How To Get A Free Car History Check
There are multiple ways that someone can go about obtaining a free car history report. The first thing to do is to get the VIN or Vehicle Identification Number of your car. It can be found on the driver's side front corner of the dash. Some vehicles also have the number in the door jam on the driver's side. It is almost impossible to see the number on the dash from inside the vehicle, so looking down through the windshield from outside the car will make the job a bit easier. Along with your VIN, make sure to write down the year, make, model and trim level of your vehicle, just in case it is required.
Here are the 3 major destinations to receive a free report. Have your VIN and vehicle information ready and proceed to the following websites.
AutoCheck - AutoCheck is a part of Experian Automotive. Like most website, you need a VIN to get a vehicle history report. AutoCheck provides car facts on what, why, where, when and how about new and used cars of most makes and models - though they usually don't have data on new cars. They charge 19.99 for a single report and $29.99 for unlimited reports for 60 days. The following details will be provided with a report:
- Report shows number of owners
- Unlimited reports available
- Reports featuring AutoCheck Score
- Vehicle data backed by Experian Automotive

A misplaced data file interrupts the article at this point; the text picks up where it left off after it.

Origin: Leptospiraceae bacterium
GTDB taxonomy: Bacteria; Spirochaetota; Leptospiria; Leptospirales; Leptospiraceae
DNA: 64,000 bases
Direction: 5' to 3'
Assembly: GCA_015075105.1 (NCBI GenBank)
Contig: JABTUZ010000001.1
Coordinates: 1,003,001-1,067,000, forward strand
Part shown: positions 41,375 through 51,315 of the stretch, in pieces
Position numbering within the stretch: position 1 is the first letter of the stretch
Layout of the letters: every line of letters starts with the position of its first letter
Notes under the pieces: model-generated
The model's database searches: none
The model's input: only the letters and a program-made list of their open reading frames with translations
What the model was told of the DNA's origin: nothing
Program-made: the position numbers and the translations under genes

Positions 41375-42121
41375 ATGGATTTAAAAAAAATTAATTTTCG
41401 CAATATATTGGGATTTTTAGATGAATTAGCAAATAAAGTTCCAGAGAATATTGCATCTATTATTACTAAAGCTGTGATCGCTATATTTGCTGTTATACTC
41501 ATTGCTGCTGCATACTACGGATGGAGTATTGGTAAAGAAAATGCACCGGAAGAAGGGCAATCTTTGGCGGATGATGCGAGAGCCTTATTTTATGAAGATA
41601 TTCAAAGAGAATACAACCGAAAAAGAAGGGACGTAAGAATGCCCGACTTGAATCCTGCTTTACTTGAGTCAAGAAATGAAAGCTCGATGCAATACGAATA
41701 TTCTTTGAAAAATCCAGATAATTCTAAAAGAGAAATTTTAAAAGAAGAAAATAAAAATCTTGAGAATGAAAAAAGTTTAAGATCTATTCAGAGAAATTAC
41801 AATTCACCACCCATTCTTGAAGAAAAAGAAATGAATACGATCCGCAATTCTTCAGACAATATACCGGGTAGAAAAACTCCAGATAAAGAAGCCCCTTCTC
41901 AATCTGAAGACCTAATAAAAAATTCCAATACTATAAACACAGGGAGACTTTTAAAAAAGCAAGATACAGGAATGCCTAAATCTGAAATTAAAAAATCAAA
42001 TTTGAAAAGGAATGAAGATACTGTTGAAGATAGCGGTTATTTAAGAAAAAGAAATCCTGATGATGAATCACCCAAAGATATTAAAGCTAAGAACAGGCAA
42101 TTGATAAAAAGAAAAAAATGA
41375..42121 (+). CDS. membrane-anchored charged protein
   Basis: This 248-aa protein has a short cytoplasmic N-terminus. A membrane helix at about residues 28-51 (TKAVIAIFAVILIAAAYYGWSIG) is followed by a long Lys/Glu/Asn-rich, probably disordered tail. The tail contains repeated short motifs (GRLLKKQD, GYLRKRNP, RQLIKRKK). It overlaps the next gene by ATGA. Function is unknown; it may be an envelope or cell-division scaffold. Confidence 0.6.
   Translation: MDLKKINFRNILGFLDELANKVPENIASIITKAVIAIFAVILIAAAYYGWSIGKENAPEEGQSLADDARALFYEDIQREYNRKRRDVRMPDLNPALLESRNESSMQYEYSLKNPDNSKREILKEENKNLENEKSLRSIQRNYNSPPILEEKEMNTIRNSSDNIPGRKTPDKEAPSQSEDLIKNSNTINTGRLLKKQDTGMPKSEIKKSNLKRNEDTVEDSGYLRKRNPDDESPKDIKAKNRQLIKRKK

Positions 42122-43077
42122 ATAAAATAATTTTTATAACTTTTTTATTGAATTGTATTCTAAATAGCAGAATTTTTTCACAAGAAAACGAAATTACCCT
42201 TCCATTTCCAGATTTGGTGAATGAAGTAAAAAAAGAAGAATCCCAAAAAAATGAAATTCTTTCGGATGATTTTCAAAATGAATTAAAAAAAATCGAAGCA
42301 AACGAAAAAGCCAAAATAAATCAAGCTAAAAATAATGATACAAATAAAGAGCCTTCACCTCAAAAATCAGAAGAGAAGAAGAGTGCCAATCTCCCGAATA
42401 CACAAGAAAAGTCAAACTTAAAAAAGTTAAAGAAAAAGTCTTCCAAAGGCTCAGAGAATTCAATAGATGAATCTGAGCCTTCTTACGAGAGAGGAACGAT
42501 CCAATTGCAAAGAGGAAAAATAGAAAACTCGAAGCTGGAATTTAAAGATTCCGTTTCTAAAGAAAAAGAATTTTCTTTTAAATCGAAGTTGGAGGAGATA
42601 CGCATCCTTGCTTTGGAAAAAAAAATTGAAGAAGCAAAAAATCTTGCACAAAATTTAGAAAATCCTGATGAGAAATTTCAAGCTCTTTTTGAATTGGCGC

- Exclusive auction data
- A report used exclusively by 95% of all automotive auctions
- Official Vehicle Report of the National Automobile Dealers Association (N.A.D.A.) Used Car Guide
http://www.CarFax.Com - One of the most trusted providers of vehicle history information. CARFAX is used by millions of consumers every year. You will receive the following details on a CarFax report:
- Title information, including salvaged or junked titles
- Flood damage history
- Total loss accident history
- Odometer readings
- Lemon history
- Number of owners
- Accident indicators, such as airbag deployments
- State emissions inspection results
- Service records
- Vehicle use (taxi, rental, lease, etc.)
Local DMV or Department of Motor Vehicles - The Department of Motor Vehicles In most states will provide free car history reports. Some will also provide lien histories free of charge. Most DMV's have a website but in some smaller or more restrictive states, you may have to actually go to the DMV office to receive your report.
Always perform more than one check, like a second opinion in a medical circumstance. Once you have done multiple checks, look over the summaries and compare the vehicle information of each to ensure the proper details were entered. Compare the report details to each other. You may find a discrepancy in the number of records found.
There are many websites out there that are masked or renamed but eventually take you right back to the same site over and over again. You will be better off going to the major sites directly, as the "affiliates" as they are referred to, are private owners that are paid for referring their website traffic to the major sites.